1 ml solution for injection contains: bupivacaine hydrochloride 5 mg.
Excipients/Inactive Ingredients: Glucose monohydrate 80 mg, sodium hydroxide/hydrochloric acid (to pH 4.0-6.0), water for injections to 1 ml.
Pharmacotherapeutic group (ATC code): N01B B01.
Pharmacology: Pharmacodynamics: Marcain Spinal Heavy contains bupivacaine, which is a long-acting local anaesthetic of the amide type. Bupivacaine reversibly blocks impulse conduction in the nerves by inhibiting the transport of sodium ions through the nerve membrane. Similar effects can also be seen on excitatory membranes in the brain and myocardium.
Marcain Spinal Heavy is intended for hyperbaric spinal anaesthesia. The relative density of the solution for injection is 1.026 at 20°C (equivalent to 1.021 at 37°C) and the initial distribution into the subarachnoid space is markedly influenced by gravity.
For administration into the spine, a small dose is given, which gives a relatively low concentration and short duration of effect.
Pharmacokinetics: Bupivacaine is very liposoluble with an oil/water distribution coefficient of 27.5.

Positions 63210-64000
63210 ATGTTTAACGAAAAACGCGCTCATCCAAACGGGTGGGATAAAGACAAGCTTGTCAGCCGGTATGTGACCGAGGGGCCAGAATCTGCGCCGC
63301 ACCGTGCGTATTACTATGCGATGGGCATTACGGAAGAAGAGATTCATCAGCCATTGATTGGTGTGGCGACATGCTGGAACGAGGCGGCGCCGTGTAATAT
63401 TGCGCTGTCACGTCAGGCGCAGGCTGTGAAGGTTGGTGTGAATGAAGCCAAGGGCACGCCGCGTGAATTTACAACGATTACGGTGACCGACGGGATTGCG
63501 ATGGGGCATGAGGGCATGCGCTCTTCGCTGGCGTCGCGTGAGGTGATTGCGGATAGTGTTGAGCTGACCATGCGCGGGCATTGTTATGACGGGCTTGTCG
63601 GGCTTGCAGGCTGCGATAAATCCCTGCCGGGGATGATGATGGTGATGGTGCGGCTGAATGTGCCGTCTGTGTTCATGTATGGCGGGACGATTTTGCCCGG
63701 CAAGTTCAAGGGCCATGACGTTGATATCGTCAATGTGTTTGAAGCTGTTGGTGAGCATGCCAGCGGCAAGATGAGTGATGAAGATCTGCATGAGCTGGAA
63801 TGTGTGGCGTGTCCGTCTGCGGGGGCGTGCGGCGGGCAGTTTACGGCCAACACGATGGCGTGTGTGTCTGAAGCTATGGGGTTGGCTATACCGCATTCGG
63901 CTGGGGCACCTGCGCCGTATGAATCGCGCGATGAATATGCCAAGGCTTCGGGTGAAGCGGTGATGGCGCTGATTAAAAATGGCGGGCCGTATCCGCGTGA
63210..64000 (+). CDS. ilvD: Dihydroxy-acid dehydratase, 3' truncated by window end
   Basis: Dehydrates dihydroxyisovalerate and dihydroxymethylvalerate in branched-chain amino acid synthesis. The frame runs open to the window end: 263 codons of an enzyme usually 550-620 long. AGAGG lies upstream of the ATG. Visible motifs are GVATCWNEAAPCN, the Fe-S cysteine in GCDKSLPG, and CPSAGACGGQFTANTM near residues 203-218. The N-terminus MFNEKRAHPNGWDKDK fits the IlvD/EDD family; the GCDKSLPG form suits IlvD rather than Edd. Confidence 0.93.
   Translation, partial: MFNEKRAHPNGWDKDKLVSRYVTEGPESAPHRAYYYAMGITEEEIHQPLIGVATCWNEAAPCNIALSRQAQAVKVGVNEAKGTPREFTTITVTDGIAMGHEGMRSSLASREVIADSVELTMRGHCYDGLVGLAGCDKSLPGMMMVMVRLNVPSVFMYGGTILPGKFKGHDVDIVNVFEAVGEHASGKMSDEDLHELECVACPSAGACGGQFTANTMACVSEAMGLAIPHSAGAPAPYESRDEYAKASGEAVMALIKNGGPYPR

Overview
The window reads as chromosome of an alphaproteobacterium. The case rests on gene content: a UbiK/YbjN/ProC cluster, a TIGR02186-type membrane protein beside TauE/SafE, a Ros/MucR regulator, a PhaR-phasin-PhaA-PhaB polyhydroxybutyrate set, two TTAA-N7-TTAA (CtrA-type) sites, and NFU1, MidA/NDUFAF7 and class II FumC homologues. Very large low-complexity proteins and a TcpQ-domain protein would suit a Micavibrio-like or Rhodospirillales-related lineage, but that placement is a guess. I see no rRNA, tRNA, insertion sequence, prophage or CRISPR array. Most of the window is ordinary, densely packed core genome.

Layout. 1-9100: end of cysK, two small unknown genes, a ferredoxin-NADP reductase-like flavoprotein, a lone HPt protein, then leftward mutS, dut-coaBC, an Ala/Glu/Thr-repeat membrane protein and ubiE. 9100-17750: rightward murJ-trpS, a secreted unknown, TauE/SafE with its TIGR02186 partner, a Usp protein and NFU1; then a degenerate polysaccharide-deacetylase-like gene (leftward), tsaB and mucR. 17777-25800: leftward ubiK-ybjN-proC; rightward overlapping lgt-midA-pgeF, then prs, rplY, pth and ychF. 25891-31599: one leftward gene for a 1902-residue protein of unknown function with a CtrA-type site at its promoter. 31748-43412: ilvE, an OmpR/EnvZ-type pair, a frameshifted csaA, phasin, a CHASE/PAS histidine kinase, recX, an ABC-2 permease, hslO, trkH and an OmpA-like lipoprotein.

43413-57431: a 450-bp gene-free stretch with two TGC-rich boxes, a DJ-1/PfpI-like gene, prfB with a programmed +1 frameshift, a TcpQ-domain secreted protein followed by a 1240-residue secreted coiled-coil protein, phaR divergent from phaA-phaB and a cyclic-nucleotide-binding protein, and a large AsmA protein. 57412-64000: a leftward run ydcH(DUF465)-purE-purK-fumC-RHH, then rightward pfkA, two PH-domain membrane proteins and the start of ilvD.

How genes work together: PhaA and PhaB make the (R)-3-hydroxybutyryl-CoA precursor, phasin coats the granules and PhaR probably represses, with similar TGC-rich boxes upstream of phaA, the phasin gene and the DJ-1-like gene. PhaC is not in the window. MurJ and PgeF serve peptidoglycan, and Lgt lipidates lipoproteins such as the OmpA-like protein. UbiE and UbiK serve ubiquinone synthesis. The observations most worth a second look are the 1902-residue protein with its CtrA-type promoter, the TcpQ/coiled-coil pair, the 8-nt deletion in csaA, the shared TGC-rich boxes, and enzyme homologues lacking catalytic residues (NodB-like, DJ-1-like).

Bupivacaine displays complete and bi-phasic absorption from the subarachnoid space, with half-lives for the two phases of approx. 50 and approx. 400 minutes, with large variations. The slow absorption phase is the rate-determining factor in the elimination of bupivacaine, which explains why the apparent half-life is longer than after intravenous administration.
Absorption from the subarachnoid space is relatively slow, which, in combination with the low dose required for spinal anaesthesia, gives a relatively low plasma concentration (approx. 0.4 mg/ml per 100 mg injected).
After intravenous administration, total plasma clearance is approx. 0.58 l/min, the volume of distribution in steady state is approx. 73 l, the elimination half-life is 2.7 hours, and the hepatic extraction ratio is approx. 0.40. Bupivacaine is metabolised almost completely in the liver, predominantly through aromatic hydroxylation to 4-hydroxybupivacaine and N-dealkylation to PPX, both of which are mediated by cytochrome P450 3A4. Clearance is thus dependent on hepatic perfusion and the activity of the metabolising enzyme.
Bupivacaine crosses the placenta and the concentration of free bupivacaine is the same in the mother and the foetus. However, the total plasma concentration is lower in the foetus, which has a lower degree of protein binding.
Toxicology: Pre-Clinical Safety Data: There are no preclinical data of relevance for an evaluation of safety other than what has already been mentioned in this monograph.